Jeremy G. Wideman, Ph.D.
University of Exeter
Born in 1983 in Camrose, Alberta, Canada
Studied Biology at Augustana Faculty, Camrose, and Molecular Biology and Genetics at the University of Alberta
College for Life Sciences
Reconstructing the Genome of the Last Eukaryote Common AncestorCellular life can be divided into two forms: simple (prokaryotic) cells lacking internal membranes and devoid of nuclei; and complex (eukaryotic) cells with internal membranous organelles including mitochondria and nuclei. The vast majority of the diversity of complex (eukaryotic) life is unicellular, meaning that only a fraction of eukaryotic diversity is represented by multicellular plants, animals, and fungi. The evolution of the unicellular eukaryotes, therefore, represents THE major evolutionary transition in the history of life. And understanding this transition is perhaps the major goal in evolutionary cell biology. To better understand this transition, a preliminary dataset representing the genomic repertoire of the Last Eukaryote Common Ancestor (LECA) has been reconstructed. These data suggest that LECA contained many genes, making it more complex than many extant lineages.
At the Wissenschaftskolleg, I will use this dataset to establish the theoretical bases and collaborative connections that will form the foundation of my career as an independent investigator. I will analyze the LECA dataset to identify the most promising genes for future study by:
- Phylogenetic screening: to identify unstudied/unrecognized ancient proteins
- Phenotypic screening: to identify phenotype-associated ancient proteins
- Co-gain/Co-loss analysis: to identify putative interacting proteins
It is practically impossible for a single lab to investigate these data effectively; therefore, analyzing the LECA data at the Wissenschaftskolleg, I will have the opportunity to establish collaborative investigations with scientists in Europe and around the world. These interdisciplinary collaborations at the intersection of cell biology and evolution will begin to uncover the molecular details that explain the evolution of complexity and diversity.
O'Malley, M. A., Wideman, J. G., and Ruiz-Trillo, I. (2016). "Losing complexity: the role of simplification in macroevolution." Trends in Ecology and Evolution 31, 8: 608-621.
Munoz-Gomez, S., Slamovits, C., Dacks, J. B., Spencer, K. D., Baier, K. A., and Wideman, J. G. (2015). "Ancient homology of the mitochondrial contact site and cristae organizing system points to an endosymbiotic origin of mitochondrial cristae." Current Biology 25: 1489-1495.
Wideman, J. G., Gawryluk, R. M. R., Gray, M. W., and Dacks, J. B. (2013). "The ancient and widespread nature of the ER-mitochondria encounter structure." Molecular Biology and Evolution 30, 9: 2044-2049.
Tuesday Colloquium, 09.11.2017
A Comparative Anatomy for Cells, an Evolutionary Framework for Cell Biologists
PLEASE BRING YOUR LAPTOPS for a brief (and very simple!) computational lab demo.
The comparative method is essential to the biological sciences. To understand the biology of one organism, we compare it to the biology of another and thereby discover similarities and endeavor to explain differences. In cell biology, the comparative method is implicitly assumed in investigations that use model organisms to illuminate the biology of our own species. However, beyond the use of well-established model organisms, the more ‘proximate’ biological sciences like biochemistry and cell biology have largely left broad comparison behind. I believe it is much more fruitful to fully embrace the comparative approach and learn from the incredible diversity of life.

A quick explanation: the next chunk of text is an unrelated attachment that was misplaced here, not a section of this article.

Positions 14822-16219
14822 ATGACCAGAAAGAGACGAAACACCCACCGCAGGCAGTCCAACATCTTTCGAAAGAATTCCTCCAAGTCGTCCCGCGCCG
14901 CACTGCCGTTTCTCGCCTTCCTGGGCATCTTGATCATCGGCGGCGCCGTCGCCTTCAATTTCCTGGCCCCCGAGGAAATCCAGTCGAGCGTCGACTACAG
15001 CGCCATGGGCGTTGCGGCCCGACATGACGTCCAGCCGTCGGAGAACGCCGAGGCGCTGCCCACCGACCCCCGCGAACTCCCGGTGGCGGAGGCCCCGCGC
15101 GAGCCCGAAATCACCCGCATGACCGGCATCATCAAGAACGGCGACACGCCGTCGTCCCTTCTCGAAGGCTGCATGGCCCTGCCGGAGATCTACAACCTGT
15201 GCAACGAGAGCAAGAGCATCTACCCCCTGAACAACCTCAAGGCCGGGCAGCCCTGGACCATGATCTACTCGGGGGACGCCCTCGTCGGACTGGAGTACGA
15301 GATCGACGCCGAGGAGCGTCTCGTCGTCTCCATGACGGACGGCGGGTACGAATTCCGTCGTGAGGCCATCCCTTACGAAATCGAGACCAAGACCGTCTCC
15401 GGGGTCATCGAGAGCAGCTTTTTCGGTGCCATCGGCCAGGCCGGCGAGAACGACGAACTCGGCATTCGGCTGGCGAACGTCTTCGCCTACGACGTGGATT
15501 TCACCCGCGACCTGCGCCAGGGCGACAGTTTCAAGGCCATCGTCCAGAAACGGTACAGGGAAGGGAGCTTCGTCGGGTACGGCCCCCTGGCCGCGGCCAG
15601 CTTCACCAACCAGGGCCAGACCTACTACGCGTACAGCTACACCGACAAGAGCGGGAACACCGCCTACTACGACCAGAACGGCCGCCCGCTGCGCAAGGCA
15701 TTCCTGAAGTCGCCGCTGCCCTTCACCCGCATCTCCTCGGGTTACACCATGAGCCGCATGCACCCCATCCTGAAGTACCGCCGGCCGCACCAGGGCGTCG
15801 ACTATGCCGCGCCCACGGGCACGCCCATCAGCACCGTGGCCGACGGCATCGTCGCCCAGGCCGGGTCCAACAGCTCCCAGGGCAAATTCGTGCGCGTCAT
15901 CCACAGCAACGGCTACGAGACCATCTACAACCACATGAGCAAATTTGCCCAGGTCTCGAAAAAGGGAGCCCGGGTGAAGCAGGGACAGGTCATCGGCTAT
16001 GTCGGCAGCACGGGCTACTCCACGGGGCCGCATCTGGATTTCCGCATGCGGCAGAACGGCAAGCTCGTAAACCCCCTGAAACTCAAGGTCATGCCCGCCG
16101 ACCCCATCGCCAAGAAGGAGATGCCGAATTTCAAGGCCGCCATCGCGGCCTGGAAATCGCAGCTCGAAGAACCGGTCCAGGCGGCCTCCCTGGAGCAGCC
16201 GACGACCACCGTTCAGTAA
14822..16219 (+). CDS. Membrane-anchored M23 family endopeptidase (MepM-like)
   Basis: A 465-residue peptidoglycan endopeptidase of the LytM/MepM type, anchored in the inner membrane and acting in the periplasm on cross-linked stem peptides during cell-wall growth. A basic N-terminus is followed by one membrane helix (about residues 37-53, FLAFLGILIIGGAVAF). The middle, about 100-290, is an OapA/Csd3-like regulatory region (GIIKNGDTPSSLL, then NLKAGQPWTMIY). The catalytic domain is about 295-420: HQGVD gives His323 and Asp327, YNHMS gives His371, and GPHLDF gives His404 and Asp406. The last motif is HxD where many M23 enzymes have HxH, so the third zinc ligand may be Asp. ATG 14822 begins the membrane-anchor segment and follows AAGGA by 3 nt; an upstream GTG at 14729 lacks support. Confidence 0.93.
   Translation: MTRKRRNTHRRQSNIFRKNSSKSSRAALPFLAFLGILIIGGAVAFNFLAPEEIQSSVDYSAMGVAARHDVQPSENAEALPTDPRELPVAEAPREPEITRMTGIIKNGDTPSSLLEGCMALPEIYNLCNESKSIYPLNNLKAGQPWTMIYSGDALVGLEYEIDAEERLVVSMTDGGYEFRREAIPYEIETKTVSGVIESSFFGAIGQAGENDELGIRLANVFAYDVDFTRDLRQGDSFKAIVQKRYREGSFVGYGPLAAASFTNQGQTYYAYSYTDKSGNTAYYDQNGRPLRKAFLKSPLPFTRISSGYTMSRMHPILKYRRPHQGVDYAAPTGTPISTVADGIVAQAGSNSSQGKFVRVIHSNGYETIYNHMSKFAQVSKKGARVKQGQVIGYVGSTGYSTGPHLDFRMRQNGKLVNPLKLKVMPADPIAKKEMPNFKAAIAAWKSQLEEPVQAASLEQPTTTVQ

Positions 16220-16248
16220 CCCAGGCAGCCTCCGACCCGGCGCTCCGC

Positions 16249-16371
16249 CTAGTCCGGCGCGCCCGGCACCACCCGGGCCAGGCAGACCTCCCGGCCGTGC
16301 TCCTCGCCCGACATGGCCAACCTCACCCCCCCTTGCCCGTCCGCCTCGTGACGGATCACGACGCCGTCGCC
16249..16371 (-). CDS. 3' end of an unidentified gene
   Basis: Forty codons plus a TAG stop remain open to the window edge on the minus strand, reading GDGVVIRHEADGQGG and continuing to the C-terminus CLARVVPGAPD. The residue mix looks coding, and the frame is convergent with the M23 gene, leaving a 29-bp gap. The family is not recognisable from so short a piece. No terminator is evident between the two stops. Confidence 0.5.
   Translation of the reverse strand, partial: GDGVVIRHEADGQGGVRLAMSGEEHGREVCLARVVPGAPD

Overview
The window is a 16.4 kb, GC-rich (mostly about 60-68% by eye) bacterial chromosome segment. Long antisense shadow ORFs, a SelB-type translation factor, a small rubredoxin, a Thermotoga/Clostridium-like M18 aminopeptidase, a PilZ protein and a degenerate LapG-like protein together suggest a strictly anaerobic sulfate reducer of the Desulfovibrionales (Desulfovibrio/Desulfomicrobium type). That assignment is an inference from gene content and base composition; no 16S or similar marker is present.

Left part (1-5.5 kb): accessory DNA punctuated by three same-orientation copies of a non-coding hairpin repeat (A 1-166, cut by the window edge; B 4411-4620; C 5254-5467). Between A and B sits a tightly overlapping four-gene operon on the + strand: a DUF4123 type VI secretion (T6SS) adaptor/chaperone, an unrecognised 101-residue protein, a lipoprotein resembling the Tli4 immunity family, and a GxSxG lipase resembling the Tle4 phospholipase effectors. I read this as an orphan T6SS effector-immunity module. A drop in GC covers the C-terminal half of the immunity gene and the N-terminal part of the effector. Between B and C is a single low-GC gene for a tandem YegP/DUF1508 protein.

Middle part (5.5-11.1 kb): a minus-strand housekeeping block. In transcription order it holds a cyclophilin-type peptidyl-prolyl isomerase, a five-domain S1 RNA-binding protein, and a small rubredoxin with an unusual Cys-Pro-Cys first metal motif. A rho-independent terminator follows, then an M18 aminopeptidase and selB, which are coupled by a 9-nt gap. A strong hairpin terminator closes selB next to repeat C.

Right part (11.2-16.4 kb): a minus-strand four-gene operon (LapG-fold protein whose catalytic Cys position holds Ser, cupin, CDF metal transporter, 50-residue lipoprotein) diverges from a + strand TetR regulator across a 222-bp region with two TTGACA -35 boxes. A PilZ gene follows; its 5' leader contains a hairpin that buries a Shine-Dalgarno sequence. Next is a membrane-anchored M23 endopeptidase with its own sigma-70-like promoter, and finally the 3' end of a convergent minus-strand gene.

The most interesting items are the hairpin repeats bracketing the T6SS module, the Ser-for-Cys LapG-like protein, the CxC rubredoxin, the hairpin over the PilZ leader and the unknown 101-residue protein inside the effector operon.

Modern cell biologists are pressured to study medically relevant topics and often work directly on human tissue culture (e.g. immortalized cancer cells). Well-established model organisms like the fruit fly (Drosophila melanogaster), the nematode worm (Caenorhabditis elegans), or a fungus like the brewer’s yeast Saccharomyces cerevisiae, are still used in cell biological research, but these scientists also feel the pressure to move to more ‘practical’ systems. Only when investigating photosynthesis do cell biologists regularly turn to the model plant thale cress (Arabidopsis thaliana). But these model organisms are all plants, animals, or fungi, and account for only a small fraction of the diversity that encompasses eukaryotes (i.e. complex cells, see Figure), most of which are unicellular. Unfortunately, relatively few scientists study the cell biology of eukaryotes that are not plants, animals, or fungi leading to a misunderstanding of how diversity and the comparative method can inform their science. The near-exclusive focus on multicellular organisms has led to the false notion that evolution proceeds by complexification. This is just not true. Mostly, evolution proceeds by simplification.
How can we remedy these misunderstandings?
The first step is to construct a unified conceptual framework for cell biologists. Using computational comparative genomics, we have done this by reconstructing the genome of the Last Eukaryote Common Ancestor (LECA). This provides a single point of comparison for cell biologists and contributes to a better understanding of both the unity and the diversity of life. This not only contributes to understanding the evolution of cell diversity but, ironically, can also be of great benefit to medical and technological advance.
Here at WIKO, I am exploring the theoretical and philosophical implications of reconstructing LECA while completing the project with numerous global collaborators. In my presentation, I will give you insight into this project beginning with an introduction to eukaryote diversity, followed by an interactive computational laboratory demonstration, and finishing with what is yet to come: the plans for an interactive dataset with community engagement and tool development.